Introduction of Sputter Deposition
views, Updated: 2021-09-29
Sputtering (sputter deposition) is a method used to create Thin-films and is a type of PHYSICAL VAPOR DEPOSITION. Unlike some other vapor deposition methods, the material does not melt. Instead, atoms from the source material (sputtering targets) are ejected by momentum transfer from a bombarding particle, typically a gaseous ion. An advantage of this process is that sputter-ejected atoms have kinetic energies significantly higher than evaporated materials.
In the gaseous ion sputtering configuration, the substrate that is coated is set inside a vacuum chamber. Air is removed from the chamber, and an inert gas is pumped in at low pressure. Inert gas is used because it does not react chemically to the target material. The most common (and cheapest) sputtering gas is argon (Ar), followed by krypton (Kr), xenon (Xe), neon (Ne), and nitrogen (N2). Light atomic weight gases such as hydrogen (H) and helium (He) result in negligible sputtering.
The basic sputtering methods are planar magnetron, cylindrical magnetron, high-power impulse magnetron, diode, and ion beam sputtering.
Commercial Applications of Sputter Deposition:
1. Architectural and anti-reflective glass coating
2. Solar technology
3. Display web coating
4. Automotive and decorative coating
5. Tool bit coating
6. Computer hard disc production
7. Integrated circuit processing
8. CD and DVD metal coating
The Sequence of Sputter Deposition Process
Step 1. Voltage is applied to the target (the material that is deposited onto the substrate), making it a cathode (negatively charged)—the positive anode in the chamber body, which acts as the ground.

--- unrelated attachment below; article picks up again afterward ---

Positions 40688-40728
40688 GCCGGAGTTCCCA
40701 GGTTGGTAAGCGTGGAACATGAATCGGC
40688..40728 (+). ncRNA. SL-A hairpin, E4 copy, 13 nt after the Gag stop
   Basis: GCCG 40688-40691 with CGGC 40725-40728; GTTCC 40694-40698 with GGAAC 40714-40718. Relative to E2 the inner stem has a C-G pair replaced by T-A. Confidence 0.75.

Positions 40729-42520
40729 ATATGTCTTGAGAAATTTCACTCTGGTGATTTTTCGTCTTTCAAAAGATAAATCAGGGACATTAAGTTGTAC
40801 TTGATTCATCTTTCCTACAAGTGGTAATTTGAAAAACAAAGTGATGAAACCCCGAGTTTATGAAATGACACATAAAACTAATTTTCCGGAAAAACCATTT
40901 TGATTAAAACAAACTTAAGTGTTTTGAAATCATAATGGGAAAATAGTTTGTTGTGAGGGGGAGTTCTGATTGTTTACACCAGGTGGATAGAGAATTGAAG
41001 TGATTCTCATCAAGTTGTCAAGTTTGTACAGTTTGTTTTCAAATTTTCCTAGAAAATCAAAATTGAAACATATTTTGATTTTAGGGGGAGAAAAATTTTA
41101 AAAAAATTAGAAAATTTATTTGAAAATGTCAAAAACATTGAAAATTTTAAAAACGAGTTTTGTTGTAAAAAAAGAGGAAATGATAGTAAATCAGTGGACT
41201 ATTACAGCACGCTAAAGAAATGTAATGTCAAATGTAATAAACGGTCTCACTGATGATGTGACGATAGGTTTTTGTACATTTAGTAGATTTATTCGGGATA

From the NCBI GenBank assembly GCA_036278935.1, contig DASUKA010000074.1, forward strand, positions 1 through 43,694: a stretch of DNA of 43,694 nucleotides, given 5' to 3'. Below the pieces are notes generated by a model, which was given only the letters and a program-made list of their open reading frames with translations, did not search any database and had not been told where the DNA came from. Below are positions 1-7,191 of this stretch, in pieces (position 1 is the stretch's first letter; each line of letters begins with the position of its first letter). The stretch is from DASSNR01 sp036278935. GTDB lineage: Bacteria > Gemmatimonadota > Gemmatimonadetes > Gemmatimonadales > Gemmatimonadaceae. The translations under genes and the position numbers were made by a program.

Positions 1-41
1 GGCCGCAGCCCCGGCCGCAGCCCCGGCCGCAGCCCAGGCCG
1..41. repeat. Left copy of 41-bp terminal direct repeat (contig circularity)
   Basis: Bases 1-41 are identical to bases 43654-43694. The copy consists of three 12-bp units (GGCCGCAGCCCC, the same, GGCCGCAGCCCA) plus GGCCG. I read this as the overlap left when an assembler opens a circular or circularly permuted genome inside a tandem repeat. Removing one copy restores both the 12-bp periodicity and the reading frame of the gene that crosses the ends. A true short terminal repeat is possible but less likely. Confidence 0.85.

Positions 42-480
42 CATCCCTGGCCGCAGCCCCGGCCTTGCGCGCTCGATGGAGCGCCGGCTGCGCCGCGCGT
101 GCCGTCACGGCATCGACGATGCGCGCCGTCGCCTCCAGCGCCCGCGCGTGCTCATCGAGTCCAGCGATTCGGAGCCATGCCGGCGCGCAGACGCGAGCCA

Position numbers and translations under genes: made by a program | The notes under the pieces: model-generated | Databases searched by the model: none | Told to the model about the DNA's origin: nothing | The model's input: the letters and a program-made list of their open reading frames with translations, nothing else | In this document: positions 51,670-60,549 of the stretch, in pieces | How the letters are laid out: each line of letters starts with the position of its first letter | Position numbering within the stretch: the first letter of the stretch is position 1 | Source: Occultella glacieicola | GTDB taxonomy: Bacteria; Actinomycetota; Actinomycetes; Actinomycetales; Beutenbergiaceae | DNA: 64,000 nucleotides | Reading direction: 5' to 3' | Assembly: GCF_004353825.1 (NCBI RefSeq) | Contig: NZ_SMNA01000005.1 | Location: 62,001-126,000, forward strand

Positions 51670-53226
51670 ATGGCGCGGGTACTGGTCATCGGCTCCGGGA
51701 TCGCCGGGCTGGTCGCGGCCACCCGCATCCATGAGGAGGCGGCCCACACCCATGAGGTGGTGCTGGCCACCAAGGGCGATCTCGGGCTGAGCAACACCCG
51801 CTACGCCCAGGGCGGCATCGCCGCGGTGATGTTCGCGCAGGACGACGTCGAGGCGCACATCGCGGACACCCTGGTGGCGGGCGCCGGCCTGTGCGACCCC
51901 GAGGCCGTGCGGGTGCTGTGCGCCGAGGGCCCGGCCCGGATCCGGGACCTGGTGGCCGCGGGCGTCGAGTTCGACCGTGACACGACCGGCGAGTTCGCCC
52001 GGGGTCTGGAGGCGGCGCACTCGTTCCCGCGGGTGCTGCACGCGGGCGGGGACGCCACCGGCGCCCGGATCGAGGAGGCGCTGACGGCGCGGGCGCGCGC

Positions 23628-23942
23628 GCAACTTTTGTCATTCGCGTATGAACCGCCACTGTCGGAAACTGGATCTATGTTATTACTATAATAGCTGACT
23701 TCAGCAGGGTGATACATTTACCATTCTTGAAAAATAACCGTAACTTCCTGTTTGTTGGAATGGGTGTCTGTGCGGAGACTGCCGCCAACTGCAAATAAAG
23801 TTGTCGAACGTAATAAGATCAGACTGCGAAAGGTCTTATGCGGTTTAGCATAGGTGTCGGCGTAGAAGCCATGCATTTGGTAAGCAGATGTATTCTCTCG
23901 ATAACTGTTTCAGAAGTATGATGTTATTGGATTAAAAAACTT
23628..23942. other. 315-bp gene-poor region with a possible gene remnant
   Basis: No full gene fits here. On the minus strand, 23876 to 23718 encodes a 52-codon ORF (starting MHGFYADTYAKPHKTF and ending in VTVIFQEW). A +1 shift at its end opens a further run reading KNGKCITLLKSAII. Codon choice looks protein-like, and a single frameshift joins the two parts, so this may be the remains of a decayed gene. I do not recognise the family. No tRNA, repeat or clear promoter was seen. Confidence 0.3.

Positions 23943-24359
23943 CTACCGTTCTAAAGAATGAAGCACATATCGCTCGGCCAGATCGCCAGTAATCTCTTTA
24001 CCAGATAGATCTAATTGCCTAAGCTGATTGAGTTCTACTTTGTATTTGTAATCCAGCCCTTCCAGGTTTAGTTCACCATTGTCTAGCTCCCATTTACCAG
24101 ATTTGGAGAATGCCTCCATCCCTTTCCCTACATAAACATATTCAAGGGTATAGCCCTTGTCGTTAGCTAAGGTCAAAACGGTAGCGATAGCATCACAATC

Step 2. The voltage causes free electrons to flow from the negatively charged target material and collide with the outer electronic shell of the inert gas atoms. The free electrons drive electrons off the inert gas due to their like charge. The inert gas atoms become positively charged ions.
Step 3. The inert gas ions attract to the negatively charged target material. This attraction ultimately causes inert gas ions to strike the target at an extremely high velocity during a collision cascade.
Step 4. The bombarding ions have sufficient force to dislodge and eject (sputter off) atoms from the face of the target. The atoms from the target cross the vacuum chamber and are precisely deposited in a typical line-of-sight cosine distribution on the substrate surface as a thin-film of material.
Step 5. The glowing “plasma” is created when the inert gas ions recombine with free electrons into a lower energy state. The excess energy is emitted as light.
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